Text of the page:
Saturday, December 1, 2018

James Thurber: Dear Harold

It seems an unforgivable lapse, but History for Sale somehow has just sold on eBay a two-page typed letter, signed, from literary and cartooning giant James Thurber without realizing the recipient is Harold Ross, the New Yorker's famous founding editor. The letter, dated January 20th (alas, there is no year), opens with "Dear Harold"—I had always assumed Thurber would just call him Ross. Thurber quotes a Mrs. Robert Sterling who refers to him as H. W. Ross. The letter reads, in part:

"Dear Harold,  
     This is a brief but moving bread-and-butter, rum-brandy-and-champagne letter, to begin with. I told you on the phone how much fun we had at your all-night party, but you probably forgot to tell Ariane, so you can show her this letter. It seems sad that we won't be able to keep you up till four o'clock for another year, but it will give us something to look forward to.
     I also mentioned on the phone how two friends of mine, Mr. and Mrs. Aristide Mian, of Nyack, discovered old Henri Mouquin living up there...
     If you want to have one of the boys interview Mouquin, at least for a Talk story, it could easily be arranged through Mrs. Mian...
     A few weeks ago, one Mrs. Robert Sterling, of Boulder, Colorado, wrote me a fan letter which was one of the most interesting I have gotten. She described herself as an old lady, but her mind is young and acute enough to have detected that I used the same device in 'The Catbird Seat' that I had used in the fable about the Unicorn. Nobody else but me had found this out. It really doesn't make any difference, however, or at least no more than the similarity between Hemingway and Ambrose Bierce which I read about in a piece called 'Is Hemingway the Lost Ambrose Bierce?' It was written by a man named H. W. Ross in some ponderous literary review or other. Fellow is a scholar...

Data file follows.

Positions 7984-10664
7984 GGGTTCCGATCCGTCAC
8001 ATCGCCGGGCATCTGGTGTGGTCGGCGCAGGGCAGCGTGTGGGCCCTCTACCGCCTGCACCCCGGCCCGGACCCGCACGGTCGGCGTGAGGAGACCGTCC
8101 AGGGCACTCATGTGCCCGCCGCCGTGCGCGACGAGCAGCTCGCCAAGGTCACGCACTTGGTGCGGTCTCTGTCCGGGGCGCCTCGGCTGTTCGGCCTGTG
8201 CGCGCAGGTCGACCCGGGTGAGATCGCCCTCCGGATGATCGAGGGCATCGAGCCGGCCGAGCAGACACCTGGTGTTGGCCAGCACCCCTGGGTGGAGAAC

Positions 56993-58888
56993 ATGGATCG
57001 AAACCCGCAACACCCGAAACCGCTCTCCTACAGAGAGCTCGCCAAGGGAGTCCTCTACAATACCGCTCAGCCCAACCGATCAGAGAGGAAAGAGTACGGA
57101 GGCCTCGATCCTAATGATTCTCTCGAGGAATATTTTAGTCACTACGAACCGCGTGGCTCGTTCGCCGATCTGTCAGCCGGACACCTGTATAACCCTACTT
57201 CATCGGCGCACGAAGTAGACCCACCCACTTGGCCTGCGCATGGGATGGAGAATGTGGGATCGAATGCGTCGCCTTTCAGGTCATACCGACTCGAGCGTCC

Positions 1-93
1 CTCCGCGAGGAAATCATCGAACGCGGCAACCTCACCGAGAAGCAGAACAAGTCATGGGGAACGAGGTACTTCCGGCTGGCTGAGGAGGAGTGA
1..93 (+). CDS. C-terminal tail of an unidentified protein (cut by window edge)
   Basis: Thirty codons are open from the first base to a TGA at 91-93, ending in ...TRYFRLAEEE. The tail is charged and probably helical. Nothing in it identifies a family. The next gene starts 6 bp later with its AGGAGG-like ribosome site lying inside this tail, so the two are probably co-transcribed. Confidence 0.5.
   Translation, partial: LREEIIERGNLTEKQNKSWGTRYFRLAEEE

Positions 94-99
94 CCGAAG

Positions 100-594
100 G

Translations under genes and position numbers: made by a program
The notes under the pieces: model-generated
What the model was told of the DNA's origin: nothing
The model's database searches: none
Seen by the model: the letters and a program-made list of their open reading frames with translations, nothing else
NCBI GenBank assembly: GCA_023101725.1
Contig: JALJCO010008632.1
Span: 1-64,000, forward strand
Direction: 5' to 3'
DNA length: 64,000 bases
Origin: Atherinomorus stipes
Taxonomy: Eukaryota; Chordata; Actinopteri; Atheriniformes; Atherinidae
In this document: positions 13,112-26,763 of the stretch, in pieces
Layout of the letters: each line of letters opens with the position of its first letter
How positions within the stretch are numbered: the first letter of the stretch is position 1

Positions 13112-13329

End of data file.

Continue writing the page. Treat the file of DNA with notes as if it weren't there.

In case you didn't get the allusion, you are the last word in intellectual sophistication. I had always kind of thought it was Woollcott."

Ariane is Ross's third wife, Ariane Allen, whom he married in late 1940 when he was 48 and she was 25 (according to Kunkel). That would date this letter to 1941 or later, but probably not much later than the mid-1940s. 

"Talk" here refers to "The Talk of the Town" section of the magazine and Woollcott, of course, is critic Alexander Woollcott. 

Along the way, mention is also made of Gus Lobrano, the New Yorker's fiction editor. Henri Mouquin, may have been the owner of Mouquin's, in its day a well-known Manhattan speakeasy and restaurant, but he could not be the Henri Mouquin who died in 1933. (A. J. Liebling was to reminisce about the cafe in the December 8, 1956 issue of the magazine.)

The letter, priced uncommonly reasonably at $480, ended up going for even less when a Best Offer was accepted. One hopes the new owner realized the importance of this item; the seller obviously didn't.
James Thurber
TLS, January 20, 194?, page 1

James Thurber
TLS, January 20, 194?, page 2

James Thurber
eBay Listing Ended October 29, 2018

The wedding announcement of Harold Ross and Ariane Allen from the Times is not available in digital form.

The New York Times
November 11, 1940, page 21

Note:  I am unfamiliar with Harold Ross's "Is Hemingway the Lost Ambrose Bierce?" To what exactly is James Thurber referring?

I would like to hear from anyone who can pinpoint the year of this letter better than I can.

The letter was typed by Helen Thurber. 

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